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How to delete all files and folders in a directory?


Question

Using C#, how can I delete all files and folders from a directory, but still keep the root directory?

2013/09/27
1
682
9/27/2013 5:09:33 PM

Accepted Answer

System.IO.DirectoryInfo di = new DirectoryInfo("YourPath");

foreach (FileInfo file in di.GetFiles())
{
    file.Delete(); 
}
foreach (DirectoryInfo dir in di.GetDirectories())
{
    dir.Delete(true); 
}

If your directory may have many files, EnumerateFiles() is more efficient than GetFiles(), because when you use EnumerateFiles() you can start enumerating it before the whole collection is returned, as opposed to GetFiles() where you need to load the entire collection in memory before begin to enumerate it. See this quote here:

Therefore, when you are working with many files and directories, EnumerateFiles() can be more efficient.

The same applies to EnumerateDirectories() and GetDirectories(). So the code would be:

foreach (FileInfo file in di.EnumerateFiles())
{
    file.Delete(); 
}
foreach (DirectoryInfo dir in di.EnumerateDirectories())
{
    dir.Delete(true); 
}

For the purpose of this question, there is really no reason to use GetFiles() and GetDirectories().

2018/05/29
858
5/29/2018 6:49:38 AM

Yes, that's the correct way to do it. If you're looking to give yourself a "Clean" (or, as I'd prefer to call it, "Empty" function), you can create an extension method.

public static void Empty(this System.IO.DirectoryInfo directory)
{
    foreach(System.IO.FileInfo file in directory.GetFiles()) file.Delete();
    foreach(System.IO.DirectoryInfo subDirectory in directory.GetDirectories()) subDirectory.Delete(true);
}

This will then allow you to do something like..

System.IO.DirectoryInfo directory = new System.IO.DirectoryInfo(@"C:\...");

directory.Empty();
2013/07/22

The following code will clear the folder recursively:

private void clearFolder(string FolderName)
{
    DirectoryInfo dir = new DirectoryInfo(FolderName);

    foreach(FileInfo fi in dir.GetFiles())
    {
        fi.Delete();
    }

    foreach (DirectoryInfo di in dir.GetDirectories())
    {
        clearFolder(di.FullName);
        di.Delete();
    }
}
2016/07/18

 new System.IO.DirectoryInfo(@"C:\Temp").Delete(true);

 //Or

 System.IO.Directory.Delete(@"C:\Temp", true);
2016/06/24

The simplest way:

Directory.Delete(path,true);  
Directory.CreateDirectory(path);

Be aware that this may wipe out some permissions on the folder.

2016/07/24

We can also show love for LINQ:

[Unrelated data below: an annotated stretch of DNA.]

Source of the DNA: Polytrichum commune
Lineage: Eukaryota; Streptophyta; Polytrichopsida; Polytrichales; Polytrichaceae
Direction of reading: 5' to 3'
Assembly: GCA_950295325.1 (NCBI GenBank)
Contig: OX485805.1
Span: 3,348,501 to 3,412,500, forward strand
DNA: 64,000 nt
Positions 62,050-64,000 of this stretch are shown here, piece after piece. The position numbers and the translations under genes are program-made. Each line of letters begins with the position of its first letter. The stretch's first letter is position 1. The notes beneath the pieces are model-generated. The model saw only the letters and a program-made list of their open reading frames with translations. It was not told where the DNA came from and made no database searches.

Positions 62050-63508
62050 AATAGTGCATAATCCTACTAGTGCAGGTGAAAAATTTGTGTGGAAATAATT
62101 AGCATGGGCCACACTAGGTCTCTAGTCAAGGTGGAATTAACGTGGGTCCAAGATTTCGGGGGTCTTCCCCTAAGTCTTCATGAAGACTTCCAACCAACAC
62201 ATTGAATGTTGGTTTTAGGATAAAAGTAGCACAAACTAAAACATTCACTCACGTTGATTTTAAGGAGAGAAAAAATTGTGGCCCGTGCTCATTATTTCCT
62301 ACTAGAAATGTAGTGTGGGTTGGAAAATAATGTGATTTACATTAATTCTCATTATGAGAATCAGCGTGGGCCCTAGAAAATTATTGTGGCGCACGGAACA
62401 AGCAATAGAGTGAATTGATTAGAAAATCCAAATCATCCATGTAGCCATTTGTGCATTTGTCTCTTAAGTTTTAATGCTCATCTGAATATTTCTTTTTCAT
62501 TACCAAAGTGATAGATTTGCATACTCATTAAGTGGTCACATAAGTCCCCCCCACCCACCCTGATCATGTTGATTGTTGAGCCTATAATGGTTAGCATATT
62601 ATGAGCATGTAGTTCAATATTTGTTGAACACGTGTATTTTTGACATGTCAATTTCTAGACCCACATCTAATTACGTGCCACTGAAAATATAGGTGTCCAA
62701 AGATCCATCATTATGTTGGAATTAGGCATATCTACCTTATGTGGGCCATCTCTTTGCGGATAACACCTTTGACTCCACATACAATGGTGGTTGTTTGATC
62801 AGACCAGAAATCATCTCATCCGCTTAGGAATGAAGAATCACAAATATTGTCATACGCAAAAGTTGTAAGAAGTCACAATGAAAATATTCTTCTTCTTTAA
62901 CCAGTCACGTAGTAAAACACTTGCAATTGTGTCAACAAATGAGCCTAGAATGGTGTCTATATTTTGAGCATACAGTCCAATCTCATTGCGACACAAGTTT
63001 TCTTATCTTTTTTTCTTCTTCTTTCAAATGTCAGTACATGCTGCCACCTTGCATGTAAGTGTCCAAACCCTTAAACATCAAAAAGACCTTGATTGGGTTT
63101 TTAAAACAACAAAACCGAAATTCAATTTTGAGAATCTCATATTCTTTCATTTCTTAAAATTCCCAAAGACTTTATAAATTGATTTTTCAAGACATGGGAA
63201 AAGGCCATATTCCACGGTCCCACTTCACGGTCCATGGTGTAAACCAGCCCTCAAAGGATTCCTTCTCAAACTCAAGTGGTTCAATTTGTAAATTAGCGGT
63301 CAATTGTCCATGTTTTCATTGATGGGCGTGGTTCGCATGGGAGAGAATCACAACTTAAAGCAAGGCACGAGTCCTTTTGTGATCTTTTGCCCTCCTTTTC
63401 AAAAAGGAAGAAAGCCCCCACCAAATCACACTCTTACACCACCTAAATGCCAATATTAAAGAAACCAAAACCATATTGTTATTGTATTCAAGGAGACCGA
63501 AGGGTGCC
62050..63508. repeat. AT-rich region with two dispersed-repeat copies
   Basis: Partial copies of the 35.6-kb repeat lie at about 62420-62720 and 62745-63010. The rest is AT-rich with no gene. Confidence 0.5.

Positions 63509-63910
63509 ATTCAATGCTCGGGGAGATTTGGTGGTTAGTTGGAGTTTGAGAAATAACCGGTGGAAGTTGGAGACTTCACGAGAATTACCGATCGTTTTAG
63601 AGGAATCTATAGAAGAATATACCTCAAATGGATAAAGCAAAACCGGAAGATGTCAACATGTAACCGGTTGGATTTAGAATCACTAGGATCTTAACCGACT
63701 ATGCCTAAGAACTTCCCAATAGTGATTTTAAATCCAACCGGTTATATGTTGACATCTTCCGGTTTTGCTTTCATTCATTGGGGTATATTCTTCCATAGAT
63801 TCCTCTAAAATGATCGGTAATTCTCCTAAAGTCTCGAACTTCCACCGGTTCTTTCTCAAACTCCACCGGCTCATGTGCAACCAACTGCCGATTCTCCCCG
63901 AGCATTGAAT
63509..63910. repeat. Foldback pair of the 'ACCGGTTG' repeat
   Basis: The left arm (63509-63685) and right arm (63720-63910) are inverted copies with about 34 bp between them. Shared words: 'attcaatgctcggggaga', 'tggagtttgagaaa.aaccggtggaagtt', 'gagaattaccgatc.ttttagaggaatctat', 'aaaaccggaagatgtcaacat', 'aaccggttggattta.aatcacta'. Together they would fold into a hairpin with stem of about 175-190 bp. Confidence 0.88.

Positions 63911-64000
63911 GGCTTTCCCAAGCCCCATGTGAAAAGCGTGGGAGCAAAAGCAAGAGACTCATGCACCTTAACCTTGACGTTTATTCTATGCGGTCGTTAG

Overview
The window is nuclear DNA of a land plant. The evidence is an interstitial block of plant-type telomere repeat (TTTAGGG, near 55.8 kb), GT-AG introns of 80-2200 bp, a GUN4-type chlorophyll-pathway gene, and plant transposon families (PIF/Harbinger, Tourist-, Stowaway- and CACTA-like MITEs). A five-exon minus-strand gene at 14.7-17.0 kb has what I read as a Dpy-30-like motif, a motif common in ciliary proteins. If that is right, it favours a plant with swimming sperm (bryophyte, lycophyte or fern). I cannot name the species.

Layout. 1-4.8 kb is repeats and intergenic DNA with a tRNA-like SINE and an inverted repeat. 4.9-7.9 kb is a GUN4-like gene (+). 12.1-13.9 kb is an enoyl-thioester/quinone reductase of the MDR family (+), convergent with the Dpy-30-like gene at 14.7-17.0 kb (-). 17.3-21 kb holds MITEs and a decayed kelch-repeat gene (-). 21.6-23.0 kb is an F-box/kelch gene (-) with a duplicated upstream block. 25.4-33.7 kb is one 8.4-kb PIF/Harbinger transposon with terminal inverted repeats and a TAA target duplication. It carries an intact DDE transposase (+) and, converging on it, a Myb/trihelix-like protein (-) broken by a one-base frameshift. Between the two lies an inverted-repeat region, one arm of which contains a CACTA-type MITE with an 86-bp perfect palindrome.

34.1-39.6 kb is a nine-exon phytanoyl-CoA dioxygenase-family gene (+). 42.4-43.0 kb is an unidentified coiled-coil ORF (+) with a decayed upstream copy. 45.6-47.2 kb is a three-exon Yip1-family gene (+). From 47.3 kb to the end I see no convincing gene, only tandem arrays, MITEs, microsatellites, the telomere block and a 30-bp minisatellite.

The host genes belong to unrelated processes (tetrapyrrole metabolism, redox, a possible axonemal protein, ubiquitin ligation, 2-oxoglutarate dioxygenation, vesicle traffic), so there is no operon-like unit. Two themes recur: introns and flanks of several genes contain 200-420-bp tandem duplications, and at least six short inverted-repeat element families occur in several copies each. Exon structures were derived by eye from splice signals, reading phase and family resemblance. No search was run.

using System.IO;
using System.Linq;
…
var directory = Directory.GetParent(TestContext.TestDir);

directory.EnumerateFiles()
    .ToList().ForEach(f => f.Delete());

directory.EnumerateDirectories()
    .ToList().ForEach(d => d.Delete(true));

Note that my solution here is not performant, because I am using Get*().ToList().ForEach(...) which generates the same IEnumerable twice. I use an extension method to avoid this issue:

using System.IO;
using System.Linq;
…
var directory = Directory.GetParent(TestContext.TestDir);

directory.EnumerateFiles()
    .ForEachInEnumerable(f => f.Delete());

directory.EnumerateDirectories()
    .ForEachInEnumerable(d => d.Delete(true));

This is the extension method:

/// <summary>
/// Extensions for <see cref="System.Collections.Generic.IEnumerable"/>.
/// </summary>
public static class IEnumerableOfTExtensions
{
    /// <summary>
    /// Performs the <see cref="System.Action"/>
    /// on each item in the enumerable object.
    /// </summary>
    /// <typeparam name="TEnumerable">The type of the enumerable.</typeparam>
    /// <param name="enumerable">The enumerable.</param>
    /// <param name="action">The action.</param>
    /// <remarks>
    /// “I am philosophically opposed to providing such a method, for two reasons.
    /// …The first reason is that doing so violates the functional programming principles
    /// that all the other sequence operators are based upon. Clearly the sole purpose of a call
    /// to this method is to cause side effects.”
    /// —Eric Lippert, “foreach” vs “ForEach” [http://blogs.msdn.com/b/ericlippert/archive/2009/05/18/foreach-vs-foreach.aspx]
    /// </remarks>
    public static void ForEachInEnumerable<TEnumerable>(this IEnumerable<TEnumerable> enumerable, Action<TEnumerable> action)
    {
        foreach (var item in enumerable)
        {
            action(item);
        }
    }
}
2015/03/23

Source: https://stackoverflow.com/questions/1288718
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